Off Duty Supreme Court Will Consider Whether Constructive Discharge is a Tangible Employment Action

Volume 2, Issue 18
December 8, 2003

Earlier this year, the United States Court of Appeals for the Third Circuit ruled that a "constructive discharge" is a tangible employment action for purposes of Title VII of the Civil Rights Act of 1964 ("Title VII"). A constructive discharge is the legal term for situations in which employees are forced to resign or otherwise quit their employment due to intolerable conditions. A former employee alleging constructive discharge must prove that he or she suffered harassment or discrimination so intolerable that a reasonable person in the same position would have felt compelled to resign and that his or her decision to resign was reasonable given the totality of the circumstances. In turn, a "tangible employment action" is the legal term used to describe those types of serious job actions taken by a supervisor (such as discharge, demotion, or undesirable reassignment) that, if proven to be true, render an employer strictly liable. The affirmative defense to supervisor harassment cases is only available to employers if a tangible employment action was not taken.

Thus, the Third Circuit's ruling, if upheld, would significantly broaden the scope of potential employer liability for harassment and discrimination claims. On December 1, 2003, the United States Supreme Court agreed to hear the case as the Third Circuit's decision is in direct conflict with decisions by the Second, Sixth and Eighth Circuit Courts. Employers should closely monitor this case and consider asking their trade organizations and other employer associations such as the Society for Human Resource Management to consider filing amicus curiae or "friend of the court" briefs in opposition to the Third Circuit's decision.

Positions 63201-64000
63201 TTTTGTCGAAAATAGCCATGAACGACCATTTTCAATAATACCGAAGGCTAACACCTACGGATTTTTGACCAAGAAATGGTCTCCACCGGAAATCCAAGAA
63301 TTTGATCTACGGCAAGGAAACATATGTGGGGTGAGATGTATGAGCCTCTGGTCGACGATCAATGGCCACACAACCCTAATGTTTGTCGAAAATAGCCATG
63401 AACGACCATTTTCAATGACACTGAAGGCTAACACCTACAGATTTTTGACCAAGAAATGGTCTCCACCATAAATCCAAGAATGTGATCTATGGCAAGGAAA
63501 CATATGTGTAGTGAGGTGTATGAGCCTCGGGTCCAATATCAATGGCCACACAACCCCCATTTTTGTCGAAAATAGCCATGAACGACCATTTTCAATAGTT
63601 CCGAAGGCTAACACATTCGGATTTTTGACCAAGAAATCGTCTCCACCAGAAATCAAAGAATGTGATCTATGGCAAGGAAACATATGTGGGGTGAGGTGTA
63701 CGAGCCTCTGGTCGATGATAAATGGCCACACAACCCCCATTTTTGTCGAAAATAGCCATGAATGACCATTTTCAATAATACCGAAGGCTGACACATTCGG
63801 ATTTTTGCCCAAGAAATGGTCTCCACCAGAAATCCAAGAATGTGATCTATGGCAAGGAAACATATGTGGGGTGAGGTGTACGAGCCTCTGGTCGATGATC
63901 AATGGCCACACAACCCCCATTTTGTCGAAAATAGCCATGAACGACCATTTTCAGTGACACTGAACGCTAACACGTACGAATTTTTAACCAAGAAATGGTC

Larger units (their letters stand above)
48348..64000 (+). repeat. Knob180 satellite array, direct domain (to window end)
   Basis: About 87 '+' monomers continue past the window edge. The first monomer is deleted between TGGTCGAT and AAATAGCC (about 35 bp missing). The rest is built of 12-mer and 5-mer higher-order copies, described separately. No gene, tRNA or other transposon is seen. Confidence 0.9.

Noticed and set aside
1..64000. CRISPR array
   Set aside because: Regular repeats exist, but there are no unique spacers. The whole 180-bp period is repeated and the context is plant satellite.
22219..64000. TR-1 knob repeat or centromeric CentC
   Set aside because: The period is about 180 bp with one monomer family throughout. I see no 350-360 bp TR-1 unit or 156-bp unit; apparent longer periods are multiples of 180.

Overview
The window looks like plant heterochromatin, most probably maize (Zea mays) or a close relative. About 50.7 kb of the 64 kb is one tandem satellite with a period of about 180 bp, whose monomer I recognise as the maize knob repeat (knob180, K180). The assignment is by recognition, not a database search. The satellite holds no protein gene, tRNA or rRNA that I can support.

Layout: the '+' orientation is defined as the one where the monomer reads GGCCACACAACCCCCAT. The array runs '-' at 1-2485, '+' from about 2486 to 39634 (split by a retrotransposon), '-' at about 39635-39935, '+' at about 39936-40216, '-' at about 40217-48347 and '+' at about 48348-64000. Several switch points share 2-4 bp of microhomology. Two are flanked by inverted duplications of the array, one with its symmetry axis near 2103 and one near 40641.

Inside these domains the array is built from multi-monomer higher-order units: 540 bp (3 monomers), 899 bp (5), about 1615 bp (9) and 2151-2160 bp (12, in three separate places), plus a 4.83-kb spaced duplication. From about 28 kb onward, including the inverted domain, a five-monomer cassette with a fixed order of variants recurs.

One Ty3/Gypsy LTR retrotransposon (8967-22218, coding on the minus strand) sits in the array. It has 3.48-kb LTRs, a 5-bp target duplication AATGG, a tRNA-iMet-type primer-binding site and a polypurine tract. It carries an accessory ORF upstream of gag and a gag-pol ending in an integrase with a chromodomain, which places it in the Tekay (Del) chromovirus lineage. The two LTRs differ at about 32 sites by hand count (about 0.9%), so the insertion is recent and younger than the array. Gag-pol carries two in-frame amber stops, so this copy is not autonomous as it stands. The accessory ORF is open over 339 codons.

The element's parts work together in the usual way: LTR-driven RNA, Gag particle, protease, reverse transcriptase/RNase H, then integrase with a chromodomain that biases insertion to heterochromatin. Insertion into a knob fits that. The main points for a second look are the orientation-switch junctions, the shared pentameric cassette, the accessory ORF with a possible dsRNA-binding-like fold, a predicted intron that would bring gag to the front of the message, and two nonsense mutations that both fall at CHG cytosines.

Suders v. Easton, No. 01-3512 (3d Cir. Apr. 16, 2003), cert. granted, No. 03-95 (Dec. 1, 2003).

KZA Employer Report articles are for general information only; they are not intended and should not be construed to be legal advice. Reading or replying to such articles does not establish an attorney-client relationship. In addition, because the subject matters and applicable laws discussed in Employer Report articles are often in a state of change and not always applicable to every type of business entity or organization, readers should consult with counsel before making decisions based on the same.